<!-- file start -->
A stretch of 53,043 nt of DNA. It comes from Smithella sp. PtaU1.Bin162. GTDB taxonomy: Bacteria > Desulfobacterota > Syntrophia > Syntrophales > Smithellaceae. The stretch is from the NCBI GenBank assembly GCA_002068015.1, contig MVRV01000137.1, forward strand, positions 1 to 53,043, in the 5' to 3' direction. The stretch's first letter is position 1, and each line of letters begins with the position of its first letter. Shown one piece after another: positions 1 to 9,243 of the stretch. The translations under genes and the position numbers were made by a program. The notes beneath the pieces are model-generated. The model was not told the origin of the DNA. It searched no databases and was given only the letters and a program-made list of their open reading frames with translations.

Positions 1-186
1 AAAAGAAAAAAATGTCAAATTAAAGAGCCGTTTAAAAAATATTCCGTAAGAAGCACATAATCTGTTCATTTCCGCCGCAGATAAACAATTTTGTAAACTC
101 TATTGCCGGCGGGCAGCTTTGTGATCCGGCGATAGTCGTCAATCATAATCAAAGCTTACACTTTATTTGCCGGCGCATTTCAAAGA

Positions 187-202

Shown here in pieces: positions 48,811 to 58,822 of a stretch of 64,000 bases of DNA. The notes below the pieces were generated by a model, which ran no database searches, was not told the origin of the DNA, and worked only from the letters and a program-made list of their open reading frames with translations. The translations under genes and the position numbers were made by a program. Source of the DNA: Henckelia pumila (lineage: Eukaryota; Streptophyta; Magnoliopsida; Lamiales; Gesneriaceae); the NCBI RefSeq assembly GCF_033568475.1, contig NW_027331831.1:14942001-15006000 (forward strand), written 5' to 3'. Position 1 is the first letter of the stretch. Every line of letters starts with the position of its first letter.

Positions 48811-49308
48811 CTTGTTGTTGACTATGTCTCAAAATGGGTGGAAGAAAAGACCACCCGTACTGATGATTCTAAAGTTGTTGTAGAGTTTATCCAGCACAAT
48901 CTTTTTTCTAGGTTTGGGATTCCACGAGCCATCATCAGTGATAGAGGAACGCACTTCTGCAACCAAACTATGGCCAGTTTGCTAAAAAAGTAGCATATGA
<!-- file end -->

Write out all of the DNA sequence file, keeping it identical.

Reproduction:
A stretch of 53,043 nt of DNA. It comes from Smithella sp. PtaU1.Bin162. GTDB taxonomy: Bacteria > Desulfobacterota > Syntrophia > Syntrophales > Smithellaceae. The stretch is from the NCBI GenBank assembly GCA_002068015.1, contig MVRV01000137.1, forward strand, positions 1 to 53,043, in the 5' to 3' direction. The stretch's first letter is position 1, and each line of letters begins with the position of its first letter. Shown one piece after another: positions 1 to 9,243 of the stretch. The translations under genes and the position numbers were made by a program. The notes beneath the pieces are model-generated. The model was not told the origin of the DNA. It searched no databases and was given only the letters and a program-made list of their open reading frames with translations.

Positions 1-186
1 AAAAGAAAAAAATGTCAAATTAAAGAGCCGTTTAAAAAATATTCCGTAAGAAGCACATAATCTGTTCATTTCCGCCGCAGATAAACAATTTTGTAAACTC
101 TATTGCCGGCGGGCAGCTTTGTGATCCGGCGATAGTCGTCAATCATAATCAAAGCTTACACTTTATTTGCCGGCGCATTTCAAAGA

Positions 187-202

Shown here in pieces: positions 48,811 to 58,822 of a stretch of 64,000 bases of DNA. The notes below the pieces were generated by a model, which ran no database searches, was not told the origin of the DNA, and worked only from the letters and a program-made list of their open reading frames with translations. The translations under genes and the position numbers were made by a program. Source of the DNA: Henckelia pumila (lineage: Eukaryota; Streptophyta; Magnoliopsida; Lamiales; Gesneriaceae); the NCBI RefSeq assembly GCF_033568475.1, contig NW_027331831.1:14942001-15006000 (forward strand), written 5' to 3'. Position 1 is the first letter of the stretch. Every line of letters starts with the position of its first letter.

Positions 48811-49308
48811 CTTGTTGTTGACTATGTCTCAAAATGGGTGGAAGAAAAGACCACCCGTACTGATGATTCTAAAGTTGTTGTAGAGTTTATCCAGCACAAT
48901 CTTTTTTCTAGGTTTGGGATTCCACGAGCCATCATCAGTGATAGAGGAACGCACTTCTGCAACCAAACTATGGCCAGTTTGCTAAAAAAGTAGCATATGA